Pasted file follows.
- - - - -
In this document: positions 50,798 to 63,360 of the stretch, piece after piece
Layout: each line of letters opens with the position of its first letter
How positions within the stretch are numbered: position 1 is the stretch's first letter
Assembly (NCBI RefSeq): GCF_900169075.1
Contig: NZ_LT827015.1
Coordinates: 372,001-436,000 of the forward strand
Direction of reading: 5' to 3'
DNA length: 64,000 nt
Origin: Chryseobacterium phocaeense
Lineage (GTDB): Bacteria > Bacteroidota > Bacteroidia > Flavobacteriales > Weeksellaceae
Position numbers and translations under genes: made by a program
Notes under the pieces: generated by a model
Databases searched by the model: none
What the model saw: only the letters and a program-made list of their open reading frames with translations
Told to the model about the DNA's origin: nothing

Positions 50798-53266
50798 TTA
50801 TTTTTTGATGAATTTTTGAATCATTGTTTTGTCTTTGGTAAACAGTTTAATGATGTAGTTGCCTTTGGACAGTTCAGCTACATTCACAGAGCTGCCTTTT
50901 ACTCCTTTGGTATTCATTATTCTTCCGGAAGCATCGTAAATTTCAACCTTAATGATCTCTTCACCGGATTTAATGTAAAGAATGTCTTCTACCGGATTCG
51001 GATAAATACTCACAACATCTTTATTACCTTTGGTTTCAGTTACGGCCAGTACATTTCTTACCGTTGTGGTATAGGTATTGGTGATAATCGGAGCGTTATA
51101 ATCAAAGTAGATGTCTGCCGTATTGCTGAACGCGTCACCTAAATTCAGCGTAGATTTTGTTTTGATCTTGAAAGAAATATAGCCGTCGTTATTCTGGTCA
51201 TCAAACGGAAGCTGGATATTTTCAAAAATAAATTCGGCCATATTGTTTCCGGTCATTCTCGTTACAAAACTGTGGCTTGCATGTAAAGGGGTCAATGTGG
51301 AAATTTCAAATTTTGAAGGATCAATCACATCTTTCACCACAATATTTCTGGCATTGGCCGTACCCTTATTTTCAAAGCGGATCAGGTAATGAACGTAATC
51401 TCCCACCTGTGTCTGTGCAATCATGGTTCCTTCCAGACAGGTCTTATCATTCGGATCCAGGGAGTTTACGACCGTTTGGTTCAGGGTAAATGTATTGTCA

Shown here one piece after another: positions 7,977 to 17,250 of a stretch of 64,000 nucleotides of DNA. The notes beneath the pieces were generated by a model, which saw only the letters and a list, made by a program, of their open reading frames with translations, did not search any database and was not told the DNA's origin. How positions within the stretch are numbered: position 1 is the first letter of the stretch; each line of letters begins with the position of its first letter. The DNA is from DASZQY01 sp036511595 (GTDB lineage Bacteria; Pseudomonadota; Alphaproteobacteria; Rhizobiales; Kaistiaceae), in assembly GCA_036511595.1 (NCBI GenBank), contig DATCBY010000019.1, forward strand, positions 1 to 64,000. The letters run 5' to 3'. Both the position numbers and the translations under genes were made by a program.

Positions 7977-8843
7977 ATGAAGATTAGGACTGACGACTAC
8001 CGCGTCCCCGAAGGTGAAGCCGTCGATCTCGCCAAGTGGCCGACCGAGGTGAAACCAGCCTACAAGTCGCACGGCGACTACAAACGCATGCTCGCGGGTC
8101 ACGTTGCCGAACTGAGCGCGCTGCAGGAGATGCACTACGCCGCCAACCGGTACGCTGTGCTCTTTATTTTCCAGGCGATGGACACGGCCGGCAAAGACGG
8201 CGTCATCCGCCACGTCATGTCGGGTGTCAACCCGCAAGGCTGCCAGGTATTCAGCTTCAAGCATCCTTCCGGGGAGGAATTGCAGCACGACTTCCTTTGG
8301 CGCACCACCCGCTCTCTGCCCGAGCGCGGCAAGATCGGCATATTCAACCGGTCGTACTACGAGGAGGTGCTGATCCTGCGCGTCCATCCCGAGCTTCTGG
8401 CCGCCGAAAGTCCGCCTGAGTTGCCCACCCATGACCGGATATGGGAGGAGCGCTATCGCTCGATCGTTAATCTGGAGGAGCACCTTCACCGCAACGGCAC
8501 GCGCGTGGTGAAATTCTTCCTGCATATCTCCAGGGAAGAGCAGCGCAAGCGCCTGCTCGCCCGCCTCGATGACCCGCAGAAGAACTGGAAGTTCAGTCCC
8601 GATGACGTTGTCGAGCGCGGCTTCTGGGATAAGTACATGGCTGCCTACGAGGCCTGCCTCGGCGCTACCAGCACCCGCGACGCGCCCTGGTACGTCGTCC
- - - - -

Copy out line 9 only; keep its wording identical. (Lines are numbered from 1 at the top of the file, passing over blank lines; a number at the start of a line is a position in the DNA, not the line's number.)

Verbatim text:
Origin: Chryseobacterium phocaeense